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Understanding traumatic brain injuries

Understanding traumatic brain injuries

Whether it is a minor bump on the scalp or a major blow to the brain, the consequences of head injuries can be life-changing -- Dr N K Venkatramana, BrainS Super Speciality Hospital, Bengaluru
Raising awareness on world head injury day
Raising awareness on world head injury awareness day | Representational image | Shutterstock

“Road traffic crashes account for around 70 per cent of the head injury cases in India,” says Dr Dhaval Shukla, professor of neurosurgery at the National Institute of Mental Health and Neurosciences (NIMHANS).

He recalls the case of a 20-year-old student who met with an accident while riding a two-wheeler without a helmet. “Despite [apparently] experiencing only heavy bruising, a subsequent CT scan revealed a large blood clot in his brain,” says Dr Shukla.

The medical team quickly performed a surgery on him, which saved his life. The young man then underwent extensive neuropsychological and neurological rehabilitation to improve his cognitive, emotional and behavioural symptoms.

Untangling the knot 

“Whether it is a minor bump on the scalp or a major blow to the brain, the consequences of head injury can be life-changing,” says Dr N K Venkatramana, founder, chairman and managing director of BrainS Super Speciality Hospital, Bengaluru.

He says that head injury is a broad term that describes a wide range of complications. It can affect not only the scalp and skull but also the underlying tissue, the brain and its blood vessels.

When external forces like falls, assaults, violent jolts and accidents cause internal injury, it is specifically traumatic brain injury (TBI), explains Dr Venkatramana.

The severity of TBI can range from mild concussions to severe injuries, the latter often resulting in long-term complications. The neurological complications stemming from TBI can be wide-ranging.

On the surface – physical complications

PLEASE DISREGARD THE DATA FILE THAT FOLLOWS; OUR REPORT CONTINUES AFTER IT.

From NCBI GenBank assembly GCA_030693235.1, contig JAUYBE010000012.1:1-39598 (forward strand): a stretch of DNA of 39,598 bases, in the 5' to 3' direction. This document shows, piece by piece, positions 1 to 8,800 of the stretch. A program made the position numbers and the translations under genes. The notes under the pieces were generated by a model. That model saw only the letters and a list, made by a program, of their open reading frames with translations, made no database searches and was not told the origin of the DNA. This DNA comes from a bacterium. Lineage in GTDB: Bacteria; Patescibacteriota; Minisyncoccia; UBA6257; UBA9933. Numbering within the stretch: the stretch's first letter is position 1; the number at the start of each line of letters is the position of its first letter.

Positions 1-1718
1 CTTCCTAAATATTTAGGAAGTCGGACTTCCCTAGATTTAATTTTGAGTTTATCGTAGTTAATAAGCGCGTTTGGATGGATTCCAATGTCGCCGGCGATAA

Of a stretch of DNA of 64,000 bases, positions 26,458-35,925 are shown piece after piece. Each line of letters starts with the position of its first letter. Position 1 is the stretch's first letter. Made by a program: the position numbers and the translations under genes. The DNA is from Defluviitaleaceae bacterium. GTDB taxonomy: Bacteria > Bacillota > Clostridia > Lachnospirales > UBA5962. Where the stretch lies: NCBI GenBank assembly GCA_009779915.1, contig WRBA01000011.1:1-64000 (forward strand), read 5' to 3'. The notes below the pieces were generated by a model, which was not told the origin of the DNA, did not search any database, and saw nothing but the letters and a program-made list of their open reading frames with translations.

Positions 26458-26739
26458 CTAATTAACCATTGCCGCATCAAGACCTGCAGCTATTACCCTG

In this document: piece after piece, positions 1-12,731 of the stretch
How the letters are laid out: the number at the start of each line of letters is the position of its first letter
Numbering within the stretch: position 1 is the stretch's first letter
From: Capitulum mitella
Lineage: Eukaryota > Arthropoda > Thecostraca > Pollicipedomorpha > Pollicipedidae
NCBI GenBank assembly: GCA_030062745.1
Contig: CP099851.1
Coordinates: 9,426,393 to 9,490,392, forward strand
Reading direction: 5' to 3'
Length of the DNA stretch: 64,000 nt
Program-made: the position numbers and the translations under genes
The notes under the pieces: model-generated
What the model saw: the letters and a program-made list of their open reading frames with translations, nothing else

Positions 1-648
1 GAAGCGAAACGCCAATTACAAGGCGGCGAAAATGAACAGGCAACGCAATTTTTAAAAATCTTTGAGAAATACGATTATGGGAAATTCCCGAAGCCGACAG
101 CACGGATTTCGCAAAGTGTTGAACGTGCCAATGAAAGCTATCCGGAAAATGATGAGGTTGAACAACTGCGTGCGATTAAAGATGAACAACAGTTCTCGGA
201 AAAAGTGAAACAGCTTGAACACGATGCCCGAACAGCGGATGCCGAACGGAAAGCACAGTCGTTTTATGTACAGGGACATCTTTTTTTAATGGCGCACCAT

According to the National Institute of Health, the damage from TBI can limit to one part or a large part of the brain. However, the type of injury determines how the damage is caused to the brain.

The physical symptoms can be headaches or loss of consciousness, slurred speech, nausea, and vomiting. These can worsen to seizures, persistent headaches, loss of coordination and the inability to wake up. “In severe cases, the brain can swell, which is often life-threatening,” says Dr Venkatramana.

Silent agony – the sensory fallout

Depending on the part of brain injury and the intensity of the impact, individuals can lose their senses. “It [TBI] can even leave an individual with a loss of memory, paralysis, impaired vision, and prolonged unconsciousness,” says Dr Venkatramana.

Lost connections

Dr Shukla points out that even mild traumatic brain injuries can have lasting effects, with up to 15 per cent of the injured experiencing behavioural and cognitive challenges. “Memory loss, speech difficulties, personality changes, or lack of concentration are often seen in them. These issues can be severe enough to prevent them from returning to work,” he says.

According to a 2019 study, people with mild TBI may experience acute challenges with cognition, which is seen within the first 24 hours of the injury. However, this, in turn, may lead to long-term and persistent symptoms, decreasing their quality of life.

Finding the way back

Overall, the topic of head injury requires attention, say experts. Understanding the risks and taking appropriate precautions, like wearing a helmet or seat belt, help prevent these injuries or minimise their effect when they do occur.

Timely treatment and rehabilitation are crucial for TBI recovery, opine the experts, as seen in the recovery of the 20-year-old.

“The young man regained his strength, motor skills, and cognitive abilities, ultimately leading to his successful recovery”, says Dr Shukla. The rehabilitation also helped him improve his motor coordination for daily activities such as eating, dressing, bathing, and basic housekeeping.

“I am happy my child survived this grievous injury. He is performing fairly well,” adds the boy’s mother.

Editor’s note: 20 March is World Head Injury Awareness Day. This article is the first in a two-part commemorative series.

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